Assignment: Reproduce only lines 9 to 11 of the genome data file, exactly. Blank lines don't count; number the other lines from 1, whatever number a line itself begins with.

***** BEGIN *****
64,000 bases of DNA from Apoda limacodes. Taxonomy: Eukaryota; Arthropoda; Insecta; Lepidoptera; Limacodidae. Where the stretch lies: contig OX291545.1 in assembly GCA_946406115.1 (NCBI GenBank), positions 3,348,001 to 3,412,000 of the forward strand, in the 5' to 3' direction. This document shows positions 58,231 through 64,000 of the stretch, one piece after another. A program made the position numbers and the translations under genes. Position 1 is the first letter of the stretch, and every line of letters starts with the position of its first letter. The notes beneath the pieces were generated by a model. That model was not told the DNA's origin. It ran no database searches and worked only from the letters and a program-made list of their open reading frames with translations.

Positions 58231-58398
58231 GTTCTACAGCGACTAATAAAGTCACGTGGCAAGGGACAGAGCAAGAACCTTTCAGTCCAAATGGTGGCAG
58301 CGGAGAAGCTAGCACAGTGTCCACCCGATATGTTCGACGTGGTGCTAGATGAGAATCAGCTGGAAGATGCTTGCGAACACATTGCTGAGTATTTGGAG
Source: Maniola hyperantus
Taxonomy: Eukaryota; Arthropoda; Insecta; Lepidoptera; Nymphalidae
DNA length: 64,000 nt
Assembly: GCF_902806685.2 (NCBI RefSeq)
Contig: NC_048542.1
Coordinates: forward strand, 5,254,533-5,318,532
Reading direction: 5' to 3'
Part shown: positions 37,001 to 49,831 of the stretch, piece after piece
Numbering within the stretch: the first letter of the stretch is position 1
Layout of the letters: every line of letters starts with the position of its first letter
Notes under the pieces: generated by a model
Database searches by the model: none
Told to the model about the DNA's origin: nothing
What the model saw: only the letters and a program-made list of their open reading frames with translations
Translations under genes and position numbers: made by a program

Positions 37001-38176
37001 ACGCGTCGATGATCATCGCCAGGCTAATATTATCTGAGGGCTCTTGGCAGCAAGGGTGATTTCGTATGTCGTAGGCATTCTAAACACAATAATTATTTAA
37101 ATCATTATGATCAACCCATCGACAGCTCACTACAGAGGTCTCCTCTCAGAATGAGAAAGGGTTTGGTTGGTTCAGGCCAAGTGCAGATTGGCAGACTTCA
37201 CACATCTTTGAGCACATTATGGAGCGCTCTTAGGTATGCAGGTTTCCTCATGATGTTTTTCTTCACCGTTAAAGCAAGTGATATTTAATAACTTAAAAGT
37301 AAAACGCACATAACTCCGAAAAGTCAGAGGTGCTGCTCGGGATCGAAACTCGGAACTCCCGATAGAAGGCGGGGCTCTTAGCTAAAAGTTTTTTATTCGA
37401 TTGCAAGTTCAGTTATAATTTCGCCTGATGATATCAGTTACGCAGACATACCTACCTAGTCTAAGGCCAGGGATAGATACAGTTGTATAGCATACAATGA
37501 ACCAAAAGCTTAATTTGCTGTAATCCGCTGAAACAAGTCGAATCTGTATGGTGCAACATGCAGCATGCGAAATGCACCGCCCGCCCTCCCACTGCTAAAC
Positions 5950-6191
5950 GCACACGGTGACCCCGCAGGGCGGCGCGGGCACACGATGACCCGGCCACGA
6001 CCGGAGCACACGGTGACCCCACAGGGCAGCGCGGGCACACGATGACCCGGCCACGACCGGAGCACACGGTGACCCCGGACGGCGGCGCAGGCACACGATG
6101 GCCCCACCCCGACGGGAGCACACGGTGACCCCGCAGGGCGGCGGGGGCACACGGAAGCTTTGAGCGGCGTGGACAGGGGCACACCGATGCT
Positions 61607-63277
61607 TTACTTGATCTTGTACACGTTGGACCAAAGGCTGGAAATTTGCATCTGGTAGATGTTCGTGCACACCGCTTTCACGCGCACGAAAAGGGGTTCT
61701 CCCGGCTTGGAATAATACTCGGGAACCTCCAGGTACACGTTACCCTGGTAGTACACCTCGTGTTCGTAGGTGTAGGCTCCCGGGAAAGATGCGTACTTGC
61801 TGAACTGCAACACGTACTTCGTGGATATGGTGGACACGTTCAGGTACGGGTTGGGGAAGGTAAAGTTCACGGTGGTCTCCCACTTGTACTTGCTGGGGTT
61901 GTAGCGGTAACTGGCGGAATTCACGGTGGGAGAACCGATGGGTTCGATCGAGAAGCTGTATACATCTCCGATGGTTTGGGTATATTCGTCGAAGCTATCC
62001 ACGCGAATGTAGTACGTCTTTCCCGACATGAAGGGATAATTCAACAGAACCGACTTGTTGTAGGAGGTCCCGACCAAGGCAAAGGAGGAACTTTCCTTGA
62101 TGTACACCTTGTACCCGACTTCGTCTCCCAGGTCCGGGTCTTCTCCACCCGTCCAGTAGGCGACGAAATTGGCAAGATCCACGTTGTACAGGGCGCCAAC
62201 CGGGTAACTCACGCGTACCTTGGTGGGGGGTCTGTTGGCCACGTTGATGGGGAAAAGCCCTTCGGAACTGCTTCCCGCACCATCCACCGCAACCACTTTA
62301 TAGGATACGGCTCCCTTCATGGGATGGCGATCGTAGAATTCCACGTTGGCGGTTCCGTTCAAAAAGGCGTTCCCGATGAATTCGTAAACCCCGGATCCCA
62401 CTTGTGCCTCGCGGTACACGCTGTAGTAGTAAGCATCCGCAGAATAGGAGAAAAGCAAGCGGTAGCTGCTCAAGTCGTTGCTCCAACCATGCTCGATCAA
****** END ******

Contig: NC_048542.1
Coordinates: forward strand, 5,254,533-5,318,532
Reading direction: 5' to 3'